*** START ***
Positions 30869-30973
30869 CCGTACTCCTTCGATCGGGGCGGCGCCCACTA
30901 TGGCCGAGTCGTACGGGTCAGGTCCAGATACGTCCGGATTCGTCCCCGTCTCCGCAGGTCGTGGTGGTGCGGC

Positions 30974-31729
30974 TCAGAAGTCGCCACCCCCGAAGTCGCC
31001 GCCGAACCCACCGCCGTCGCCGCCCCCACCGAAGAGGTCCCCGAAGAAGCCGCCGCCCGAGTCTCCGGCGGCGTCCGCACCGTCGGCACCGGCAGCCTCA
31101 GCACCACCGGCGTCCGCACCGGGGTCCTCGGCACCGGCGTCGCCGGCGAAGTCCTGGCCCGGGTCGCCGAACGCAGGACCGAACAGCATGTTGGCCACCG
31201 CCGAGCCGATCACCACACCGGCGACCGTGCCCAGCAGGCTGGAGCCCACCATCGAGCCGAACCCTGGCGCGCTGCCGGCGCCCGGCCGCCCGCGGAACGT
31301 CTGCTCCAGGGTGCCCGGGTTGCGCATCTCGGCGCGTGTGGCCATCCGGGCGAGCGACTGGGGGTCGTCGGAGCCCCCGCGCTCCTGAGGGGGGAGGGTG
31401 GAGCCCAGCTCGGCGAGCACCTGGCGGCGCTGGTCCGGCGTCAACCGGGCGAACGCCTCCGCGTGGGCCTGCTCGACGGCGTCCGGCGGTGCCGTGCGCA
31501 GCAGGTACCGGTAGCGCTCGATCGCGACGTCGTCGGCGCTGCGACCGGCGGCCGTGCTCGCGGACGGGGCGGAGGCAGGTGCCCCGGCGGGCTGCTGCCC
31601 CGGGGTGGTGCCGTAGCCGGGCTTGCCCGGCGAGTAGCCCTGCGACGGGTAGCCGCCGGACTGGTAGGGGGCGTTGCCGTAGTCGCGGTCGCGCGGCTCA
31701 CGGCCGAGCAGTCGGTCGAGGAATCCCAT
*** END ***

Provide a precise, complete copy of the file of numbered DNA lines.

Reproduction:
Positions 30869-30973
30869 CCGTACTCCTTCGATCGGGGCGGCGCCCACTA
30901 TGGCCGAGTCGTACGGGTCAGGTCCAGATACGTCCGGATTCGTCCCCGTCTCCGCAGGTCGTGGTGGTGCGGC

Positions 30974-31729
30974 TCAGAAGTCGCCACCCCCGAAGTCGCC
31001 GCCGAACCCACCGCCGTCGCCGCCCCCACCGAAGAGGTCCCCGAAGAAGCCGCCGCCCGAGTCTCCGGCGGCGTCCGCACCGTCGGCACCGGCAGCCTCA
31101 GCACCACCGGCGTCCGCACCGGGGTCCTCGGCACCGGCGTCGCCGGCGAAGTCCTGGCCCGGGTCGCCGAACGCAGGACCGAACAGCATGTTGGCCACCG
31201 CCGAGCCGATCACCACACCGGCGACCGTGCCCAGCAGGCTGGAGCCCACCATCGAGCCGAACCCTGGCGCGCTGCCGGCGCCCGGCCGCCCGCGGAACGT
31301 CTGCTCCAGGGTGCCCGGGTTGCGCATCTCGGCGCGTGTGGCCATCCGGGCGAGCGACTGGGGGTCGTCGGAGCCCCCGCGCTCCTGAGGGGGGAGGGTG
31401 GAGCCCAGCTCGGCGAGCACCTGGCGGCGCTGGTCCGGCGTCAACCGGGCGAACGCCTCCGCGTGGGCCTGCTCGACGGCGTCCGGCGGTGCCGTGCGCA
31501 GCAGGTACCGGTAGCGCTCGATCGCGACGTCGTCGGCGCTGCGACCGGCGGCCGTGCTCGCGGACGGGGCGGAGGCAGGTGCCCCGGCGGGCTGCTGCCC
31601 CGGGGTGGTGCCGTAGCCGGGCTTGCCCGGCGAGTAGCCCTGCGACGGGTAGCCGCCGGACTGGTAGGGGGCGTTGCCGTAGTCGCGGTCGCGCGGCTCA
31701 CGGCCGAGCAGTCGGTCGAGGAATCCCAT